There is a difference between holding loosely to beliefs where Scripture is not clear and holding to demonstrably false beliefs where the Bible is abundantly clear. When one denies the clear biblical teaching of Scripture, it becomes an issue of rebellion against God and His word placing one in serious danger of God’s judgment.
Yet, a recent survey from Ligonier ministries shows that the vast majority of professing Evangelicals actually hold to heretical doctrines that deny the clear teaching of Scripture.
According to the State of Theology survey, 48 percent of Evangelicals believe that God changes, that He “learns and adapts to various situations.” Only 43 percent believed that He does not change. This flies in the face of the clear teaching of Scripture including Malachi 3:6, “For I the Lord do not change,” Hebrews 13:8, “Jesus Christ is the same yesterday and today and forever,” and James 1:17, which describes God as one “whom there is no variation or shadow due to change.”
Even worse than that, the survey found that 71 percent of Evangelicals reject the doctrine of original sin and believe that we are all born good whereas only 21 percent hold to the essential doctrine. Ligonier puts it this way:
When God created the world, everything He made was good (Gen. 1:10, 21, 25, 31). Yet through Adam and Eve’s rebellion in the garden of Eden, humankind became corrupted. The Bible teaches the concept of original sin, which means that since the fall, every human being inherits a sin nature from the time of their conception (Ps. 51:5; Rom. 5:12). In other words, we are not sinners because we sin; rather, we sin because we are sinners.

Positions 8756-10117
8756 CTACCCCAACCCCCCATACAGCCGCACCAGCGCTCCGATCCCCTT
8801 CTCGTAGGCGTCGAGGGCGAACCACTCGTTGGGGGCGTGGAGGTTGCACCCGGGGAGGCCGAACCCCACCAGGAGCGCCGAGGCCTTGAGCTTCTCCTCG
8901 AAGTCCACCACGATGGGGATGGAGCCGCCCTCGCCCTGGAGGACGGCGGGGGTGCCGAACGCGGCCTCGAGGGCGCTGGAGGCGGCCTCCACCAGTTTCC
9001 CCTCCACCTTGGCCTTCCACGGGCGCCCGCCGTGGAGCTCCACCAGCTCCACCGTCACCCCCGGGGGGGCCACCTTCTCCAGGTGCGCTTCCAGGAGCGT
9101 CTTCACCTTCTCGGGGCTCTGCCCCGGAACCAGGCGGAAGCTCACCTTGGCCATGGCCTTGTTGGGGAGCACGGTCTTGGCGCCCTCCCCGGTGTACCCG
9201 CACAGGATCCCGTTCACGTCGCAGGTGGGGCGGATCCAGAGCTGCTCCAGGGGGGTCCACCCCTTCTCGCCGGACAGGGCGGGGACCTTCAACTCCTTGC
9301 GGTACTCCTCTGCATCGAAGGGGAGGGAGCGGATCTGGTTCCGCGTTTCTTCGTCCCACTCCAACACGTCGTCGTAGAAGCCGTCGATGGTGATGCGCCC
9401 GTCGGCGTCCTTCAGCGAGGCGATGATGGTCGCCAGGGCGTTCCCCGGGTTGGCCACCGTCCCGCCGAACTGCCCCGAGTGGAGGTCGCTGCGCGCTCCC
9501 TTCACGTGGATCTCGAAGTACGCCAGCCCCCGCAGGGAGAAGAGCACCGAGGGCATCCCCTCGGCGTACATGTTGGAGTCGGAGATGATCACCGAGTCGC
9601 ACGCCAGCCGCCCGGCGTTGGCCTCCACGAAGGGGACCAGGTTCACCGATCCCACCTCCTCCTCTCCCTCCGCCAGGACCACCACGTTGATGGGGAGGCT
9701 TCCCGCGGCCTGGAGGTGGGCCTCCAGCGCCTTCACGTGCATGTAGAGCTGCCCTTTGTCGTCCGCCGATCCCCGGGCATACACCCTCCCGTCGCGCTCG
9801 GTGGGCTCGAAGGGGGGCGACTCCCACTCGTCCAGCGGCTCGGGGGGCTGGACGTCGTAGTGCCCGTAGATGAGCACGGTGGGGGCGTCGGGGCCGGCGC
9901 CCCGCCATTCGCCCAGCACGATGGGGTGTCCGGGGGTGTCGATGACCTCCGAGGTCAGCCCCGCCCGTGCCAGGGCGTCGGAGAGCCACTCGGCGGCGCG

This false belief isn’t limited to those in apostate denominations. I’ve also witnessed much of this heresy within mainstream and even Southern Baptist circles and Southern Baptist seminaries are even graduating future pastors who reject original sin. Tony Evans, a popular Evangelical preacher, is a proponent of this Pelagian heresy, too.
Another false belief that the majority of professing Christians believe is that church membership doesn’t matter. While there is much debate on what exactly defines a local church, the Scriptures are clear that being part of a local body of believers is how one expresses their membership in the universal Church body. Yet, only 36 percent of Evangelicals believe that church membership matters where 56 percent do not.
43 percent of professing Evangelicals reject the deity of Christ, according to the survey, 38 percent believe that the Christian faith is merely a personal rather than objective truth, 37 percent believe that “gender identity” is a matter of choice, and 28 percent believe that the Bible’s condemnation of homosexual behavior doesn’t apply today.
Again, we’re not talking about the mainstream apostate Protestant denominations, we’re talking about Evangelicals who are supposed to believe that the Bible is true, inerrant, and authoritative in all matters.